Wednesday, March 25, 2015

Spring Break!! Road Trip!!

During my senior year of college, three friends and I took an epic road trip. While everyone else went “down south” to Florida for spring break, we Florida college kids decided to head north to Tennessee.

It was legen-waitforit-dary!

We saw snow. We toured Graceland. We broke down in Alabama. We visited a Civil War Museum. We partied in Nashville. We saw mountains. We sang in bars. We visited grad schools.  We drove across the Mississippi River to Arkansas-- to see 89-cent gasoline (I took a picture!)

It was so much fun!

I’m such a history dork. I loved being in Elvis Presley's house and seeing all his awesomely-sequined outfits and the famed “jungle room”. I loved peeking into the Ryman Auditorium in Nashville and seeing where so many country music artists performed. I loved stopping at random historical markers on the side of the road and learning about Civil War marches or early English settlers or inventions created.

There is a lot of history that has happened in Tennessee. Or Alabama. Or Pinellas County.

This -- the idea of where things happened -- this is where geography and history meet. The history of place. The geography of the past.

These inspire the kinds of big-idea questions we social studies teachers love to ask. So many of those big-idea history questions are really about geography.  
  • Why did Ancient Greek city-states develop so differently?
  • How are the Boxer Rebellion and US-led Panama Canal project linked?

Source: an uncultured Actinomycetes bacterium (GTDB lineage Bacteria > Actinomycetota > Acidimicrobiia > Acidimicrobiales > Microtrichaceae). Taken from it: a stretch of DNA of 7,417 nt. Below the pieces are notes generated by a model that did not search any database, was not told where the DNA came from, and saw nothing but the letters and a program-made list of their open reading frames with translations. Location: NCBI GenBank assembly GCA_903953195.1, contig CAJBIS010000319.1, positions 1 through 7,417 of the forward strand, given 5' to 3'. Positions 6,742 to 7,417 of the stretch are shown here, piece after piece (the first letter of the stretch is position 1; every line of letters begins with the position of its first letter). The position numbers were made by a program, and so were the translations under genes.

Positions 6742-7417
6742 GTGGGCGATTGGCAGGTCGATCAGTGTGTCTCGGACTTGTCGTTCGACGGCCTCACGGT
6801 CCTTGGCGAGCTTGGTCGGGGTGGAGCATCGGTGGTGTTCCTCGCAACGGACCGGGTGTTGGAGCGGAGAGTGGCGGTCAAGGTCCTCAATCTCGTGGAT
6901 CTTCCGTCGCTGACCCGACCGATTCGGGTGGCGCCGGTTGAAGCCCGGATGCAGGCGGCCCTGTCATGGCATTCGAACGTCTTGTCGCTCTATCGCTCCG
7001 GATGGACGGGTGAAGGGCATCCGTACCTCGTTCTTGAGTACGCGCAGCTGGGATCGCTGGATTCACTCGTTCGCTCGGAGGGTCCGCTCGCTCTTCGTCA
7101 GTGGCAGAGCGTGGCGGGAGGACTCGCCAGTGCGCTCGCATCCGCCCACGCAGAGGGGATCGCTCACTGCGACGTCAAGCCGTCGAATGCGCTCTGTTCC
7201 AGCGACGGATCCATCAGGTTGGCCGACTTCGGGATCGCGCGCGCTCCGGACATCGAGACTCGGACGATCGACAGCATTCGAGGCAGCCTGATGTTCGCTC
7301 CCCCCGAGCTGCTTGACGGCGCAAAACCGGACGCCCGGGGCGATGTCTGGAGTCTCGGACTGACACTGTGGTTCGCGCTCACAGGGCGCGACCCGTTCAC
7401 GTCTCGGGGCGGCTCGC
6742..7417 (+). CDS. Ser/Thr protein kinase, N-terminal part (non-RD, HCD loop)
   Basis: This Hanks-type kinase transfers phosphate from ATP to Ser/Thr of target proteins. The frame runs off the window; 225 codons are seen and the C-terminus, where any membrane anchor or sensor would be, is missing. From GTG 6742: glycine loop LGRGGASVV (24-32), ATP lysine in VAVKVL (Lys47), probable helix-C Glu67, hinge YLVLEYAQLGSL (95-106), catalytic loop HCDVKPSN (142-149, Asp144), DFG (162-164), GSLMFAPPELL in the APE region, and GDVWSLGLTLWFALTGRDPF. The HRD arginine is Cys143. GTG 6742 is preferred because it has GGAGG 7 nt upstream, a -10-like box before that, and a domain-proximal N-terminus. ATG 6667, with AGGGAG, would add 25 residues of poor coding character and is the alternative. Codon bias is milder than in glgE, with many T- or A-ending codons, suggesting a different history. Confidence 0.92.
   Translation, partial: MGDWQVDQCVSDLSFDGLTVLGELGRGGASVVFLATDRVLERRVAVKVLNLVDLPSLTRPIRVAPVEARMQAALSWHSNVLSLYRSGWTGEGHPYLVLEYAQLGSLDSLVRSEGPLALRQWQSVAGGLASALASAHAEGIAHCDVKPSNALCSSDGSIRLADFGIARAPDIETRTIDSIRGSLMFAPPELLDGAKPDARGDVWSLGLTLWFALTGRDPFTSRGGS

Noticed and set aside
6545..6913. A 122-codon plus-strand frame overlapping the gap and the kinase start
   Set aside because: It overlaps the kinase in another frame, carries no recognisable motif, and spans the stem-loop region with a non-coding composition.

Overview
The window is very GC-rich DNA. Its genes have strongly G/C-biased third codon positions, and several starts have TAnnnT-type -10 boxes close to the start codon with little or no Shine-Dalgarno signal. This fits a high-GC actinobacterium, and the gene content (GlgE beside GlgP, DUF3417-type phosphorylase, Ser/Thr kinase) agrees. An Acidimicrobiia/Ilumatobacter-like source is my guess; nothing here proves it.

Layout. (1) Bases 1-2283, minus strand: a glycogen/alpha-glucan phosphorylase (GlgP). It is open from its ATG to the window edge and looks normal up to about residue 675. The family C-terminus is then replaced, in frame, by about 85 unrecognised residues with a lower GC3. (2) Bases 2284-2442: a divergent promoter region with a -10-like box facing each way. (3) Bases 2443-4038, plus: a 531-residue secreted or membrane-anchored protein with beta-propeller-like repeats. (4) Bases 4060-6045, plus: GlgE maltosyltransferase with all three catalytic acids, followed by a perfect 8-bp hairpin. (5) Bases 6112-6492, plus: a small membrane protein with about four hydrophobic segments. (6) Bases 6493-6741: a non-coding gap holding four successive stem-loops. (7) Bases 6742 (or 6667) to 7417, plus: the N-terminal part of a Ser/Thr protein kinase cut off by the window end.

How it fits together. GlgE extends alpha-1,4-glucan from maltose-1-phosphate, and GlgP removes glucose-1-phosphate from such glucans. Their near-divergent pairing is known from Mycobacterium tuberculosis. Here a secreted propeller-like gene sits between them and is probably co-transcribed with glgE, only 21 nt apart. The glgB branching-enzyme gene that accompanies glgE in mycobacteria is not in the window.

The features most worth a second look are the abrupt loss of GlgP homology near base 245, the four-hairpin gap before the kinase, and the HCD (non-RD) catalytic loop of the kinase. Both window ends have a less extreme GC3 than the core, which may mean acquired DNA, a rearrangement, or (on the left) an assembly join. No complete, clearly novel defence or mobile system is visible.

• Why does it matter that the Pilgrims landed in Massachusetts and not Virginia, where they had a charter?
  • How did Islam spread so quickly in the 7th century?
  • What does geography have to do with Dr. John Gorries’ inventions?

Geography and History are inextricably linked. You can’t often fully extract the one from the other.

So, this year, my spring break will not be quite as epic. We’re headed to Orlando with the kiddos to do the theme parks for a couple of days and then home to chill out.

I don’t know what your spring break looks like. You may be headed on an epic adventure. You may be staying home and relaxing.

But either way, I challenge you to think about how history and geography meet. And I have a couple of cool tech tools to help you do that.

  1. Story of Where  -- The Story of Where is an app for your iPhone or Android device. Take it with you and you can find natural, cultural, and historical sites -- with map markers for the National Register of Historic Places, National Historic Landmarks, National Natural Landmarks, World Heritage Sites, Florida sites (and a handful of other specific states), NFL sites, MLB sites and more as they are added. Have your kids take it with them as they travel -- or as they are out-and-about town and see what they can learn Stories Of Where they are. The Safety Harbor Shell Mounds are on there. So is Tropicana Field.
  2. What Was There -- What Was There is a website  -- not an app -- where folks upload pictures and dates to show what a place was like at a certain time in the past. It’s amazing to see what your street looked like 30 or 60 or 130 years ago. This allows anyone to upload a picture (with appropriate limits) with a date to upload and add information about the place and photo. I checked out the old entrance to the Treasure Island Municipal Beach and Downtown Dunedin You can look up info about the photo and even fit the photo into a current Google Streetview (mappy geek fun!!)